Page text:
There is no substitute for quick service and customer satisfaction. Delivering both assumes greater significance now for health plan companies as the world remains determined to get rid of the pandemic. Giant leaps in the field of artificial intelligence(AI) over the years have given the payer industry a solid platform not just to stay on course to their twin goals, but also to adapt to a technology-driven care delivery system. According to a Google Trends report, the industry’s interest in AI has tripled since 2012.
Across most industries, the convergence of technologies has led to a feedback loop of change in both buyer and seller behavior. According to an IBM report, a host of AI tools and technologies are available now that insurance companies can leverage to offer better services. The insurance industry has for long considered itself immune to the effects of these changes. It has felt protected by strong barriers to outside competition: strict regulation, the scale necessary to create a risk portfolio, the time needed to win the trust of customers, and, last but not the least, customer inertia.
Covid-19 has broken many barriers. Insurance executives now identify changing market forces as the top factors affecting their enterprise; regulation, which has previously been used as an excuse for the industry’s slow pace of change and lack of innovation, was not even among the top three.
Now, chatbots, document processing, or affective computing are changing the rules of how customers and insurance companies interact and deal. The advancement in AI has facilitated personalized insurance pricing, claims and appeals processing, and fraud detection. The number of health insurers roping in AI to achieve reduced costs and improved customer experience is spiraling rapidly.
Key roles of AI in insurance
- Accelerate automation: There is a long list of tasks still being done manually in the industry, which consumes valuable human hours and has a decent room for errors. AI offers quicker and almost error-free solutions. According to an estimation by Mckinsey, by 2025, 25% of the insurance industry will run on automation driven by AI and machine learning.
- Faster data processing, better pricing: The amount of consumer data is piling up through new age devices like fitness trackers, smartphones, cars, home assistants, and social media. The popularity of these devices has resulted in huge data waiting to be processed. Insurance companies can evaluate customer’s risk profiles more accurately using the same data. Smart data processing with the help of AI can increase profitability and expand markets.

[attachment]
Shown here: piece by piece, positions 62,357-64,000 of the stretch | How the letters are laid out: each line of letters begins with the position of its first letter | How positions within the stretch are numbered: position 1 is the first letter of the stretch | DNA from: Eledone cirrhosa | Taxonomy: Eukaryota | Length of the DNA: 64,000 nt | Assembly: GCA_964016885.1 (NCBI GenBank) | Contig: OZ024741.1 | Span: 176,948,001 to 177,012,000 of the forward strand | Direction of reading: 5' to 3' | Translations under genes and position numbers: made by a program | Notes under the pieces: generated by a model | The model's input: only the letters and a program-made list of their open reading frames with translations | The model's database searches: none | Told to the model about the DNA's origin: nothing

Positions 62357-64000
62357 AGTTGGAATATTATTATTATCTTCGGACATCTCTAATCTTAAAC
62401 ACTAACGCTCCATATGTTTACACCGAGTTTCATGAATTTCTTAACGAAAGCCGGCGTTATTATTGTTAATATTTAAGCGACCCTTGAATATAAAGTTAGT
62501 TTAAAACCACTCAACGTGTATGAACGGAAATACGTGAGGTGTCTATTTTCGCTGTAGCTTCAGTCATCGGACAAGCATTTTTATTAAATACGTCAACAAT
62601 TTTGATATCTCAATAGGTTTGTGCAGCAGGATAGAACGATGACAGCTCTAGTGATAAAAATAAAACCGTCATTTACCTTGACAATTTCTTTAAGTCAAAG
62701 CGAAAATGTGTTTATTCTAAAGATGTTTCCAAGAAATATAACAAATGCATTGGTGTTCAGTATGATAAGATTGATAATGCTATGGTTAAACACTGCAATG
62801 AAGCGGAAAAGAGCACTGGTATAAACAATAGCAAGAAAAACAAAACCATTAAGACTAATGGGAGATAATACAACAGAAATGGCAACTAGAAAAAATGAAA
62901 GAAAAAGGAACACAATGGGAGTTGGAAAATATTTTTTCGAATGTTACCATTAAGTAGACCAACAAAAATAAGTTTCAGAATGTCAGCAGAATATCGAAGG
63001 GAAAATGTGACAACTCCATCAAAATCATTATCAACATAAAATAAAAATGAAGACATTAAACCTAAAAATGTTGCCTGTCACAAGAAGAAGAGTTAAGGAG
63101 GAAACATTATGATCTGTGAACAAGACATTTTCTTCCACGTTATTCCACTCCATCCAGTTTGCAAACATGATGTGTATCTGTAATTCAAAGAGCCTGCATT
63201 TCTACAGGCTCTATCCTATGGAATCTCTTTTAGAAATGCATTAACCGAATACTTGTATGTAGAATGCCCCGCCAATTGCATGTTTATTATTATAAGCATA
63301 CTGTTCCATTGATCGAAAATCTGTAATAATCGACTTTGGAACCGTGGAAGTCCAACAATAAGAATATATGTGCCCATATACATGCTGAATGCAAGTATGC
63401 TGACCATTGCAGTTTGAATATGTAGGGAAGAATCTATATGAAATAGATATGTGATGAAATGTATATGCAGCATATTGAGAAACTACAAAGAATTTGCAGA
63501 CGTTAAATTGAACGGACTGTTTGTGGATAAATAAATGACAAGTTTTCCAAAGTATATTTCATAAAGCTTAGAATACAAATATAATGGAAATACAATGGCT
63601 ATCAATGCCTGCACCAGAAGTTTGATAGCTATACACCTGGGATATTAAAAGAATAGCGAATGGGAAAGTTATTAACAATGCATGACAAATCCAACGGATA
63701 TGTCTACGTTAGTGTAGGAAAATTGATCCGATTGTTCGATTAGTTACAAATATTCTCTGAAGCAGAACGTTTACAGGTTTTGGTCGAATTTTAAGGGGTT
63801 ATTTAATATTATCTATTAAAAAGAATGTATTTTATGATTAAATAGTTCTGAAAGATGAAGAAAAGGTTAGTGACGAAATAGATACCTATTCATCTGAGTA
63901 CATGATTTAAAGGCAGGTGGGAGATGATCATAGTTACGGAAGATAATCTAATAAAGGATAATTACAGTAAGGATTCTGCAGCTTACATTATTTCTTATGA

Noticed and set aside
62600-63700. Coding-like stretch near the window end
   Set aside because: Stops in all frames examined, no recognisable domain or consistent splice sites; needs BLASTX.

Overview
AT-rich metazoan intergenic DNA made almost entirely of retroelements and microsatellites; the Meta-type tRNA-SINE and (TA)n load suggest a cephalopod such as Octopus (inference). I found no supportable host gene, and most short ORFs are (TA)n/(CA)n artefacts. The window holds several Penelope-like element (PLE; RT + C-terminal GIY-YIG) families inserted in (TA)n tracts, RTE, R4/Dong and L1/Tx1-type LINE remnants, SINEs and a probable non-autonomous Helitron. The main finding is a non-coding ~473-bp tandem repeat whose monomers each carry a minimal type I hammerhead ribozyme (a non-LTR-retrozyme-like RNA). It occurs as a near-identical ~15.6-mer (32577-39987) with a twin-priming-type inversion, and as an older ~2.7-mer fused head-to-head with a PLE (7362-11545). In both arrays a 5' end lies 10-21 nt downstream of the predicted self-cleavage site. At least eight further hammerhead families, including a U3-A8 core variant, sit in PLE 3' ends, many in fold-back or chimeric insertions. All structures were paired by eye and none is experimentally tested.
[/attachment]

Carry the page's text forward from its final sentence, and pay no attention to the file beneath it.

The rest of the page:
- Overall structured and improved business: If Juniper Research findings are any indication, insurers will increase their annual savings by more than 4 times in 2023 compared to 2019 by investing in these emerging technologies. It comes with some extra benefits as well — faster claim settlements and increased chances of customer loyalty.
- Saves both time and cost: Imagine the amount of human hours going into filling forms and noting down other details at the front desk. Without a doubt, the insurance industry has a lot of catching up to do in the area of innovation. The pandemic has proved to be a catalyst in bringing about changes, opening up the chances of hundreds of billions in potential cost savings on the table. It’s estimated that AI can drive cost savings of $390 billion across insurers’ front, middle, and back offices by 2030, according to a report by Autonomous NEXT. The front office is the most lucrative area to target for AI-driven cost savings, with $168 billion up for grabs by 2030. Three main aspects of the front office that stand to benefit most from AI include chatbots and automated questionnaires for an improved and effective overall service, personalized policies, and streamlining of the claims management process. According to the report, the cost savings that insurers can do through AI in the front office will allow them to refocus capital and employees on more lucrative objectives, such as underwriting policies.
- Improved customer experience: Looking for the number of your insurance agent and then dialing it for any query is now the last thing any customer would like to do. Similarly, on the other hand, when an employee does a manual assessment of a claim, it consumes hours. AI can reduce the number of claims that require human analysis and interaction, thus lowering costs and improving the customer experience by speeding up claims resolution. The insurer can increase its base of happy and loyal customers just by pressing into service AI-powered technologies to reduce the claim and settlement process.
- Increase profitability with more accurate customer pricing and reduced fraudulent claims: Know more about the customer and increase profitability. The mantra is being adopted quickly by insurance companies by automating and applying advanced technologies in the data collection processes. Detailed profiles of customers are now being built by the consolidation of data that help to meet their insurance needs, interests, and life stages.